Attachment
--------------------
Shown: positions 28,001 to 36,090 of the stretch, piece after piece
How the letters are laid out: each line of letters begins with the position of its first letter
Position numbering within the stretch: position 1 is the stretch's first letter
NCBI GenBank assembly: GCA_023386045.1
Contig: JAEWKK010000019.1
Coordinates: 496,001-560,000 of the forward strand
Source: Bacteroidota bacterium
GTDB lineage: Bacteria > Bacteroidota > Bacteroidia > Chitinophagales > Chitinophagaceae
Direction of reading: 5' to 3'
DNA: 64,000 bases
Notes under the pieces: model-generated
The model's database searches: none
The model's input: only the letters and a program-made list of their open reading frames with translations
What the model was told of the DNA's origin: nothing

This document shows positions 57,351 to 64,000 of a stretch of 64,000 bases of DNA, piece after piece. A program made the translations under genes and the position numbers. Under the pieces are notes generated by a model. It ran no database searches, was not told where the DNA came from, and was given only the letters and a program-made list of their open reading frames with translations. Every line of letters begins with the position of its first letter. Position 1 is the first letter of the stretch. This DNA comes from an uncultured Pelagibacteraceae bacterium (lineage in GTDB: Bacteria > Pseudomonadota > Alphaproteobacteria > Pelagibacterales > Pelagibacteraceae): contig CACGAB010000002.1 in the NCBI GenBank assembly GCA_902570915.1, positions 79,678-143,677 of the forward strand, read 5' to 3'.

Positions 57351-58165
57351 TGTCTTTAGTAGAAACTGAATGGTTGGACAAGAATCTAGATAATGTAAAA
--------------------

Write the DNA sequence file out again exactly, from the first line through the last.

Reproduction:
Shown: positions 28,001 to 36,090 of the stretch, piece after piece
How the letters are laid out: each line of letters begins with the position of its first letter
Position numbering within the stretch: position 1 is the stretch's first letter
NCBI GenBank assembly: GCA_023386045.1
Contig: JAEWKK010000019.1
Coordinates: 496,001-560,000 of the forward strand
Source: Bacteroidota bacterium
GTDB lineage: Bacteria > Bacteroidota > Bacteroidia > Chitinophagales > Chitinophagaceae
Direction of reading: 5' to 3'
DNA: 64,000 bases
Notes under the pieces: model-generated
The model's database searches: none
The model's input: only the letters and a program-made list of their open reading frames with translations
What the model was told of the DNA's origin: nothing

This document shows positions 57,351 to 64,000 of a stretch of 64,000 bases of DNA, piece after piece. A program made the translations under genes and the position numbers. Under the pieces are notes generated by a model. It ran no database searches, was not told where the DNA came from, and was given only the letters and a program-made list of their open reading frames with translations. Every line of letters begins with the position of its first letter. Position 1 is the first letter of the stretch. This DNA comes from an uncultured Pelagibacteraceae bacterium (lineage in GTDB: Bacteria > Pseudomonadota > Alphaproteobacteria > Pelagibacterales > Pelagibacteraceae): contig CACGAB010000002.1 in the NCBI GenBank assembly GCA_902570915.1, positions 79,678-143,677 of the forward strand, read 5' to 3'.

Positions 57351-58165
57351 TGTCTTTAGTAGAAACTGAATGGTTGGACAAGAATCTAGATAATGTAAAA